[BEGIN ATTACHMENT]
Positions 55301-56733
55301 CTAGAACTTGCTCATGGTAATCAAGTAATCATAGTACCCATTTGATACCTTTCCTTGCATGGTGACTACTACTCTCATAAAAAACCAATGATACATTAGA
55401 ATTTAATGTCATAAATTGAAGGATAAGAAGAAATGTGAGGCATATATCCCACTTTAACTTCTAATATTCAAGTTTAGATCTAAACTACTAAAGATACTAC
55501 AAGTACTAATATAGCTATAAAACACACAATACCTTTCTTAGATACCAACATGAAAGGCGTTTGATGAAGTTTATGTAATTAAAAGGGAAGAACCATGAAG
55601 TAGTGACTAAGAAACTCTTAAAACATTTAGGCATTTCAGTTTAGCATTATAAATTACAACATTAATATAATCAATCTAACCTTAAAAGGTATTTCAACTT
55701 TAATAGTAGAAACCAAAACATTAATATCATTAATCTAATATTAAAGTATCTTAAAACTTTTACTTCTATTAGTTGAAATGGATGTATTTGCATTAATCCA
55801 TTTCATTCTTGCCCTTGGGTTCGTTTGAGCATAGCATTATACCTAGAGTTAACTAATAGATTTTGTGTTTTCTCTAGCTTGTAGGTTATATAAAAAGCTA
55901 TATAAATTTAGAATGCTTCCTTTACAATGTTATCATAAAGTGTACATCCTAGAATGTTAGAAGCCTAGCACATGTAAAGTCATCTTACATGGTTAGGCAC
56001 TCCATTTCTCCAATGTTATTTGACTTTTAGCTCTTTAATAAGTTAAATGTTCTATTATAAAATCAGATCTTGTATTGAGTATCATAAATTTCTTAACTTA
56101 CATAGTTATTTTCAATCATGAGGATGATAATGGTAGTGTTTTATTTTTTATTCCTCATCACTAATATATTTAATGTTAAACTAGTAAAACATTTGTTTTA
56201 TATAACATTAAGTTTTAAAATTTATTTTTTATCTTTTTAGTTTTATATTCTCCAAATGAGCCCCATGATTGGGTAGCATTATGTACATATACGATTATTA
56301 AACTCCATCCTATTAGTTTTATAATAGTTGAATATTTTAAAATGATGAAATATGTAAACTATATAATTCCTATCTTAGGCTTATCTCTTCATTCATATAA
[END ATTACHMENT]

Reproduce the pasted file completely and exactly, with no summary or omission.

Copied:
Positions 55301-56733
55301 CTAGAACTTGCTCATGGTAATCAAGTAATCATAGTACCCATTTGATACCTTTCCTTGCATGGTGACTACTACTCTCATAAAAAACCAATGATACATTAGA
55401 ATTTAATGTCATAAATTGAAGGATAAGAAGAAATGTGAGGCATATATCCCACTTTAACTTCTAATATTCAAGTTTAGATCTAAACTACTAAAGATACTAC
55501 AAGTACTAATATAGCTATAAAACACACAATACCTTTCTTAGATACCAACATGAAAGGCGTTTGATGAAGTTTATGTAATTAAAAGGGAAGAACCATGAAG
55601 TAGTGACTAAGAAACTCTTAAAACATTTAGGCATTTCAGTTTAGCATTATAAATTACAACATTAATATAATCAATCTAACCTTAAAAGGTATTTCAACTT
55701 TAATAGTAGAAACCAAAACATTAATATCATTAATCTAATATTAAAGTATCTTAAAACTTTTACTTCTATTAGTTGAAATGGATGTATTTGCATTAATCCA
55801 TTTCATTCTTGCCCTTGGGTTCGTTTGAGCATAGCATTATACCTAGAGTTAACTAATAGATTTTGTGTTTTCTCTAGCTTGTAGGTTATATAAAAAGCTA
55901 TATAAATTTAGAATGCTTCCTTTACAATGTTATCATAAAGTGTACATCCTAGAATGTTAGAAGCCTAGCACATGTAAAGTCATCTTACATGGTTAGGCAC
56001 TCCATTTCTCCAATGTTATTTGACTTTTAGCTCTTTAATAAGTTAAATGTTCTATTATAAAATCAGATCTTGTATTGAGTATCATAAATTTCTTAACTTA
56101 CATAGTTATTTTCAATCATGAGGATGATAATGGTAGTGTTTTATTTTTTATTCCTCATCACTAATATATTTAATGTTAAACTAGTAAAACATTTGTTTTA
56201 TATAACATTAAGTTTTAAAATTTATTTTTTATCTTTTTAGTTTTATATTCTCCAAATGAGCCCCATGATTGGGTAGCATTATGTACATATACGATTATTA
56301 AACTCCATCCTATTAGTTTTATAATAGTTGAATATTTTAAAATGATGAAATATGTAAACTATATAATTCCTATCTTAGGCTTATCTCTTCATTCATATAA